Use of stem cells cultured ex vivo for ocular surface reconstruction
Ricardo, Jose Reinaldo da Silva [UNIFESP]
Gomes, José Álvaro Pereira [UNIFESP]
Is part ofArquivos Brasileiros de Oftalmologia
MetadataShow full item record
Lesions on the ocular surface can destroy the stem cells from the limbus and cause limbal stem cell deficiency. the limbal stem cell deficiency is marked by conjunctivalization, which can be defined as the invasion of conjunctival epithelium over the cornea. This process is accompanied by varying degrees of corneal changes such as neovascularization, inflammation, recurrent erosions, persistent epithelial defects, destruction of basement membrane of epithelium and stromal healing. Often, these changes are associated with poor visual acuity, photophobia and ocular discomfort. the best treatment for this disease is not known and varies in unilateral or bilateral cases. Among the treatments available, transplantation of limbal autograft or allograft is one of the most used. To improve the outcome of allotransplantation, some researchers use the transplantation of corneal epithelium cultured in the laboratory by ex vivo expansion of limbal stem cells, but due to limited availability of autologous tissue from the limbus and the risk of complications associated with immuno-suppression in allogeneic tissue transplantation, researches of others options of stem cell cultured ex vivo have been described in experimental and clinical stage. This review describes the new types of stem cells cultured ex vivo, their current results and future potential.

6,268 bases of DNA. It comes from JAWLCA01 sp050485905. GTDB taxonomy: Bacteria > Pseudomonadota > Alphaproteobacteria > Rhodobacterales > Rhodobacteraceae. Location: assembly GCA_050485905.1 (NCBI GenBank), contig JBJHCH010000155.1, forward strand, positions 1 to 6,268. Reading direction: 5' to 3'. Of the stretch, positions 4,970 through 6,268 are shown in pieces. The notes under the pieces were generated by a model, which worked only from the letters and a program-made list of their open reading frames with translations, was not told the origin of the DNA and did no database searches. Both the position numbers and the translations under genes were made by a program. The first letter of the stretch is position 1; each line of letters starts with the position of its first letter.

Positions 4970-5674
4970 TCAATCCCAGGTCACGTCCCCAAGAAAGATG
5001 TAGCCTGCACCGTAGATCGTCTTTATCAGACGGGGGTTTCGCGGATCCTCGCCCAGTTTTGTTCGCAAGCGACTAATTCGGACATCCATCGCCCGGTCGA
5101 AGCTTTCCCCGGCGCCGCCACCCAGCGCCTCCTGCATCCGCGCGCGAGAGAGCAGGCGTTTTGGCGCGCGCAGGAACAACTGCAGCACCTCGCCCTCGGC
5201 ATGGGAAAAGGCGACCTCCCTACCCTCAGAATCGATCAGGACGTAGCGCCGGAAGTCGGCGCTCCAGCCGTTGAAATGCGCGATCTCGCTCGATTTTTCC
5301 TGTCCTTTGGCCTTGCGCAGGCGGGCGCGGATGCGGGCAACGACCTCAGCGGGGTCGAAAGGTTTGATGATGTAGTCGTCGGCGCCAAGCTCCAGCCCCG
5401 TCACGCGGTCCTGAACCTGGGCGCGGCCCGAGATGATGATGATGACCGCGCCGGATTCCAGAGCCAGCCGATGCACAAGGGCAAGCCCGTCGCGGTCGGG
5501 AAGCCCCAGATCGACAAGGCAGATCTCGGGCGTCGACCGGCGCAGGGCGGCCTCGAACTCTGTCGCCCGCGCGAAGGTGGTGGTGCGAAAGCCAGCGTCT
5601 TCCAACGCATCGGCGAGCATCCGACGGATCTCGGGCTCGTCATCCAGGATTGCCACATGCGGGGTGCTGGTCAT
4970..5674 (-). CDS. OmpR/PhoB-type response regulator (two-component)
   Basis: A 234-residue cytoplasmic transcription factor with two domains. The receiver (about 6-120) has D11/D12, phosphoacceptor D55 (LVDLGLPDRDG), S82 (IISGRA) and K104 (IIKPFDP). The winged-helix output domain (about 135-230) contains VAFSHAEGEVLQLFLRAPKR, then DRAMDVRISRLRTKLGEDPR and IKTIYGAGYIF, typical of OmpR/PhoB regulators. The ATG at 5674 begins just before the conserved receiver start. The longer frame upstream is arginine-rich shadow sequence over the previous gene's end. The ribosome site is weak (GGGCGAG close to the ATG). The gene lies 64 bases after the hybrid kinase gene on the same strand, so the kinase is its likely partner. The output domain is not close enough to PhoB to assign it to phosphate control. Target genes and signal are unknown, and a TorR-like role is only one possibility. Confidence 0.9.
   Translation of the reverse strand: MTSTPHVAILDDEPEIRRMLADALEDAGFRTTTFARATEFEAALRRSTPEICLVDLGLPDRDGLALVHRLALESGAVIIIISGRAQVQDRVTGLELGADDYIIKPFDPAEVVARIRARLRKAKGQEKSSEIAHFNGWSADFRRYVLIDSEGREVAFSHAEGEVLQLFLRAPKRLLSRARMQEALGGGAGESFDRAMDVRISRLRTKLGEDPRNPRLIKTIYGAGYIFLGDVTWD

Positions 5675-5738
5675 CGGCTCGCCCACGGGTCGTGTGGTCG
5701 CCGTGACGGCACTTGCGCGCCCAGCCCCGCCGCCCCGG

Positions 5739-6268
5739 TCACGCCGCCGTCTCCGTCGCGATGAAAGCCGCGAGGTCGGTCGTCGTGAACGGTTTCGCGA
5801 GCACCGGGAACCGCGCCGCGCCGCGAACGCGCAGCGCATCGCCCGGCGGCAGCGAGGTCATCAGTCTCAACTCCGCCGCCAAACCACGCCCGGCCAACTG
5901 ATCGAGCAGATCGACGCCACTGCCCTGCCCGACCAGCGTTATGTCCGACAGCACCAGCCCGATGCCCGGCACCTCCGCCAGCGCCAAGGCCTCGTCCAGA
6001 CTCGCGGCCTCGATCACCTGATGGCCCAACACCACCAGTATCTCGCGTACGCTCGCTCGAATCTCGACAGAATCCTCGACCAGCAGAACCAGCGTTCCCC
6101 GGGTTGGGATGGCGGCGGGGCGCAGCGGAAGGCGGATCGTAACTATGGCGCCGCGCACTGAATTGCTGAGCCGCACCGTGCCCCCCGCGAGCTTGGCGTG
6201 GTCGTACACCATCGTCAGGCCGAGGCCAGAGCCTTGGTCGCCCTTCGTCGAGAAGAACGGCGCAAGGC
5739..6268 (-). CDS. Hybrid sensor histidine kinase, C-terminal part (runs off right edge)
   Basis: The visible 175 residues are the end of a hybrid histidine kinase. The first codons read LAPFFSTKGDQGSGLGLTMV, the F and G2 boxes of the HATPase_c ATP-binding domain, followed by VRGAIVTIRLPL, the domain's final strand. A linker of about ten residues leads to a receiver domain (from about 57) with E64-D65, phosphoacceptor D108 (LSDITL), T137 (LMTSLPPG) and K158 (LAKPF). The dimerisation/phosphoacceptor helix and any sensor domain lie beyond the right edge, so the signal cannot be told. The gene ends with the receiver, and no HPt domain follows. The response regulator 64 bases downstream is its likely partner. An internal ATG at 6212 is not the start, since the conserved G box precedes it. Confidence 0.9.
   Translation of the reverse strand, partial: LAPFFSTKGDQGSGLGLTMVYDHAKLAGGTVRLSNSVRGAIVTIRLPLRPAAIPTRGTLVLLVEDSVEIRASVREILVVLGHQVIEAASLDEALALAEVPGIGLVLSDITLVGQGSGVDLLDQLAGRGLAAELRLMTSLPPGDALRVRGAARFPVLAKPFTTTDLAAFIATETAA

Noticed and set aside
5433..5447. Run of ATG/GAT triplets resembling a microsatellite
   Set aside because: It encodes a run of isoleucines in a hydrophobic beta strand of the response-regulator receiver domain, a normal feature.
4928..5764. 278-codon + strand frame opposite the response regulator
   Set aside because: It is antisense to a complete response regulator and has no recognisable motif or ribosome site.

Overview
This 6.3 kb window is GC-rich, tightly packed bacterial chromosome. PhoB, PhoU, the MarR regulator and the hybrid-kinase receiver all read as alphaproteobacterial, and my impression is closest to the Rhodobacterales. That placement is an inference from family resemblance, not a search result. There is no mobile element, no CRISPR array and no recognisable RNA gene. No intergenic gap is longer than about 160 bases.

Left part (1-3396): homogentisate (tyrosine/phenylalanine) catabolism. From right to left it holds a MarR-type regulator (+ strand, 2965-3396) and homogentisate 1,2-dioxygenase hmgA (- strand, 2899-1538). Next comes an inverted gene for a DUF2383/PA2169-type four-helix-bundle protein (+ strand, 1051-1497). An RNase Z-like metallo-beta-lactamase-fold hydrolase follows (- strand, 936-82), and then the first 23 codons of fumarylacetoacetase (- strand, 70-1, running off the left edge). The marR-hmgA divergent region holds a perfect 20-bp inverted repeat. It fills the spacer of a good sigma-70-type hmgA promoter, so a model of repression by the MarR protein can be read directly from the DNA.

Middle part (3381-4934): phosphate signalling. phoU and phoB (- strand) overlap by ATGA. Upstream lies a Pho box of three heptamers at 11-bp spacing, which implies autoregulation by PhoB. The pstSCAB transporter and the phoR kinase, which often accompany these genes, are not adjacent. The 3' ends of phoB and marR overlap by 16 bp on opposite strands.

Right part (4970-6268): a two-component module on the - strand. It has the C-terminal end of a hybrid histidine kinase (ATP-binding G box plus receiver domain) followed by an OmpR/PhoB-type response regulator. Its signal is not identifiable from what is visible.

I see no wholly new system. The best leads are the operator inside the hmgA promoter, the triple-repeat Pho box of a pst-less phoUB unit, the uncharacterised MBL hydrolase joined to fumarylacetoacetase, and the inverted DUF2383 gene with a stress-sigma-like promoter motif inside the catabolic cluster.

CitationArquivos Brasileiros de Oftalmologia. São Paulo: Consel Brasil Oftalmologia, v. 73, n. 6, p. 541-547, 2010.
KeywordsAdult stem cells/transplantation
Cell culture techniques/methods
- Em verificação - Geral